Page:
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Flying out of BDL covered by FOPA?

Discussion in 'Connecticut Laws' started by mcrocker, Jan 6, 2014.

  1. mcrocker

    mcrocker

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    I live in Western MA, I'm licensed in MA (LTC-A) and have no license in CT at this time.

    I'm thinking of going to Dallas in the spring and bringing some of my firearms along. AR-15, O/U 12 Ga and some pistols.

    If I lock them, unloaded in a secure case would I be covered by FOPA on my trip from MA to Bradley for my flight out? Or, will I need to get a CT license in order to travel through CT with them?

    Leaving out of Logan is not really a reality, I'd rather leave the guns at home.

    I guess the bigger question is would the LEO at Bradley know I'm covered by FOPA or not. I don't want to deal with the hassle or run the risk of losing my stuff.
     
  2. terraformer

    terraformer NES Member

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    Leave them home. CT is in the second circuit and FOPA has been judicially castrated. Your specific scenario is exactly the scenario you are screwed on by douchebag federal judges. Your only other option is to ship then which has its own set of headaches.
     
  3. mark056

    mark056 NES Member

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    Although a Royal PITA given your location, I'd drive to Manchester and fly out of there, plus the parking is cheap. Even if it were a 2 or 3 hour drive it might be the easiest way to go in the long run.
     
  4. aeromarine

    aeromarine NES Member

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    The AR-15, pistols and any standard (greater than 10 round) capacity mags could very well land you in jail. Don't even think about bringing them into Connecticut!

    If you want to fly out of BDL in the future what you really should do is get a non resident Connecticut pistol and revolver license. I've had one for over 30 years and it even let's you buy ammo and long guns in Connecticut as long as your Mass LTC remains valid. I believe they're still quite easy to get issued, they last 5 years and can be renewed by mail.

    But whatever you do, do not bring any ARs AKs or any of the nearly 200 other designated "assault weapons" or mags holding more than 10 rounds into CT. You're NR Pistol License will not protect you for those items and you very well could wind up in jail.
     
    Last edited: Jan 6, 2014
  5. drgrant

    drgrant Moderator NES Member

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    This.

    -Mike
     
  6. dcmdon

    dcmdon NES Member

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    Everything above is wrong except for the mag advice. Interesting that its all written by MA residents.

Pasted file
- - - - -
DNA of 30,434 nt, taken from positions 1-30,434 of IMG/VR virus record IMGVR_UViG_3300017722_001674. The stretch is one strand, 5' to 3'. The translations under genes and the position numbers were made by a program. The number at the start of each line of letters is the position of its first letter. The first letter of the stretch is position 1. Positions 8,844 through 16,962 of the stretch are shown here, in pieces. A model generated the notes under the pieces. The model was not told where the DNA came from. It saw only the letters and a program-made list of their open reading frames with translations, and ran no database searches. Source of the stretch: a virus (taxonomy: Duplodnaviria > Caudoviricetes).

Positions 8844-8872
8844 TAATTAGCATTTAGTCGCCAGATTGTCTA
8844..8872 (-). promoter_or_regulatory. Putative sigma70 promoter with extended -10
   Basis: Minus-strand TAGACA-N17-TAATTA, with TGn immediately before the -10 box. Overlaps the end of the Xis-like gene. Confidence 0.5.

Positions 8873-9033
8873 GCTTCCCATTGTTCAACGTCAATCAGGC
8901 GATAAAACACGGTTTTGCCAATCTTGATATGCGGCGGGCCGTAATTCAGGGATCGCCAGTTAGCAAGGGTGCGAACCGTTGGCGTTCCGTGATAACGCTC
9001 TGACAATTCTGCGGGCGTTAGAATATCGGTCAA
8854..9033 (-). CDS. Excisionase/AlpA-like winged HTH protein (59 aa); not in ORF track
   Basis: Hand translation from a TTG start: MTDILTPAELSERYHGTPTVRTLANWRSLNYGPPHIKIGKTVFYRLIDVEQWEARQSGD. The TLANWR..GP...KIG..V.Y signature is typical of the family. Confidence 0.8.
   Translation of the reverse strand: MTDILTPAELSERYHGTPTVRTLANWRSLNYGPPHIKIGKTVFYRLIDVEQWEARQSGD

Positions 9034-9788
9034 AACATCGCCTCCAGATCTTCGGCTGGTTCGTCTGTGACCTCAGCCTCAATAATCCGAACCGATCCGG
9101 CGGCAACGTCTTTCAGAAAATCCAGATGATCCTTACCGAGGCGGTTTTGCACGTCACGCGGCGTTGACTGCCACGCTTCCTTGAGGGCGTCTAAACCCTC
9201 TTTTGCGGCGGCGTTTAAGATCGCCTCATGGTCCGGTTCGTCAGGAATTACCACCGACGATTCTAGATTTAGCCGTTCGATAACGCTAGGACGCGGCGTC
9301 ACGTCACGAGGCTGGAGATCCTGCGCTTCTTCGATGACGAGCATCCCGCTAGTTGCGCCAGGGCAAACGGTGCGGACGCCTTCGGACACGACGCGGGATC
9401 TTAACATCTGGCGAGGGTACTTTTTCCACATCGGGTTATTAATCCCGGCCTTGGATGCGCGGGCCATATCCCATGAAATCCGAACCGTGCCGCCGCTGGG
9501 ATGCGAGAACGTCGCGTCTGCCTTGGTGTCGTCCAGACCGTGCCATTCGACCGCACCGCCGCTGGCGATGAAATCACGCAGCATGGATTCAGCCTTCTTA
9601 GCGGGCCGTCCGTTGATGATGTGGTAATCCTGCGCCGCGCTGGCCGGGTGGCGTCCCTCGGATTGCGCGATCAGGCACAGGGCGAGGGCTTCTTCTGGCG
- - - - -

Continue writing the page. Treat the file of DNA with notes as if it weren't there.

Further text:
No offense, but CT is still not MA.

    NOBODY has ever been busted at Bradley who has been traveling in compliance with FOPA.
    Nobody has ever been busted on a CT highway traveling within compliance with the safe passage portion of FOPA.

    I've flown out of BDL with guns probably 20 times and have never even raised an eyebrow. That includes handguns, ARs, and shotguns. Nothing.

    The only time I caused a problem was when I was flying to Seattle to ferry a small airplane back to CT right after 9/11. They freaked out when they saw my flight bag carry on with charts, 2 GPS, an aviation radio and put that together with a .22 rifle I had checked at baggage and the fact that I had purchased a 1 way ticket that day, with cash. But I digress.

    BDL is NOT a problem.

    Shoot. Logan isn't even a problem these days.
     
  7. dcmdon

    dcmdon NES Member

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    Do you even know what the safe passage portion of FOPA is. Everything relating to firearms here is incorrect.

    All of the problems have occurred at Port Authority of NY and NJ airports. There have never been problems at Bradley. Granted, there is some increased risk in that the 2nd Circuit only considers FOPA to be an affirmative defense. But if people aren't getting hassled at BDL, its a moot point.



    ****Edit
    If I sound worked up over this, its because I am. I can not stand to hear people discouraged from exercising their rights WITHIN the law by MA folks. I understand, in MA you don't have any rights with respect to firearms. I fully and completely grasp that.

    But thankfully, despite the passage of PA 13-3, CT is still not MA.
     
    Last edited: Jan 6, 2014
  8. ProGun

    ProGun NES Member

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    I don't know, but at this point I'm not so sure I agree that CT is better than MA.
     
  9. dcmdon

    dcmdon NES Member

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    It is for several reasons.

    The main one is that you still have a right to own guns in CT.
    No permits or licenses are required to posses any firearms in CT, including machine guns but excluding semi-auto "assault weapons".

    That means that if you are unfortunate enough to be in some kind of a defensive shooting, you don't have to worry about the police taking all of your guns away. It means that if your pistol permit lapses, you are legal. It means that if you move to CT with anything other than an AW, you don't have to do anything to be legal.

    This also means that you don't have to felate your licensing officer. You can tell a cop who is hassling you outside of the law to pi55 off if you want. I've refused to show police my ID or any other documents while out shooting my machine gun on private property and all he could do was walk away shaking his head. I would NEVER try that in MA. I'd be arrested, then my Chief would pull my LTC then a swat team would show up at my home to confiscate my property.